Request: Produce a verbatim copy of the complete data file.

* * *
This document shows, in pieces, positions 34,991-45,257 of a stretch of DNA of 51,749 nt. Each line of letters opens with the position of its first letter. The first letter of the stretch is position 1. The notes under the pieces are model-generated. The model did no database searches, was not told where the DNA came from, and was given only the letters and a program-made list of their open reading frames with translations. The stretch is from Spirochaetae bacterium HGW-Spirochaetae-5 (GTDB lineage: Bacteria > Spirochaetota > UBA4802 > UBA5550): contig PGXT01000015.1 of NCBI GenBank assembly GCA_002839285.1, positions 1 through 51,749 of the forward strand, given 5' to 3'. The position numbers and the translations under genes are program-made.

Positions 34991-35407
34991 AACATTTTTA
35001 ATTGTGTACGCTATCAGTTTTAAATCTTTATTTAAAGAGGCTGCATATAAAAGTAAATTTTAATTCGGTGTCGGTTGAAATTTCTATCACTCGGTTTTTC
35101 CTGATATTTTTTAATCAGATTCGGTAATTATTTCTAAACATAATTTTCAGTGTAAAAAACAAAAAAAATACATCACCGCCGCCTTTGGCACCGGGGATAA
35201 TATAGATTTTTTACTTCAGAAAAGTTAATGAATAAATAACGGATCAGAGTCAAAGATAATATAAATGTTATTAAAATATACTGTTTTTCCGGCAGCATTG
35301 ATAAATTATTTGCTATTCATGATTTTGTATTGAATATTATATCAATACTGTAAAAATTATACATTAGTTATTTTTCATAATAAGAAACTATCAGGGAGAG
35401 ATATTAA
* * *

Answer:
This document shows, in pieces, positions 34,991-45,257 of a stretch of DNA of 51,749 nt. Each line of letters opens with the position of its first letter. The first letter of the stretch is position 1. The notes under the pieces are model-generated. The model did no database searches, was not told where the DNA came from, and was given only the letters and a program-made list of their open reading frames with translations. The stretch is from Spirochaetae bacterium HGW-Spirochaetae-5 (GTDB lineage: Bacteria > Spirochaetota > UBA4802 > UBA5550): contig PGXT01000015.1 of NCBI GenBank assembly GCA_002839285.1, positions 1 through 51,749 of the forward strand, given 5' to 3'. The position numbers and the translations under genes are program-made.

Positions 34991-35407
34991 AACATTTTTA
35001 ATTGTGTACGCTATCAGTTTTAAATCTTTATTTAAAGAGGCTGCATATAAAAGTAAATTTTAATTCGGTGTCGGTTGAAATTTCTATCACTCGGTTTTTC
35101 CTGATATTTTTTAATCAGATTCGGTAATTATTTCTAAACATAATTTTCAGTGTAAAAAACAAAAAAAATACATCACCGCCGCCTTTGGCACCGGGGATAA
35201 TATAGATTTTTTACTTCAGAAAAGTTAATGAATAAATAACGGATCAGAGTCAAAGATAATATAAATGTTATTAAAATATACTGTTTTTCCGGCAGCATTG
35301 ATAAATTATTTGCTATTCATGATTTTGTATTGAATATTATATCAATACTGTAAAAATTATACATTAGTTATTTTTCATAATAAGAAACTATCAGGGAGAG
35401 ATATTAA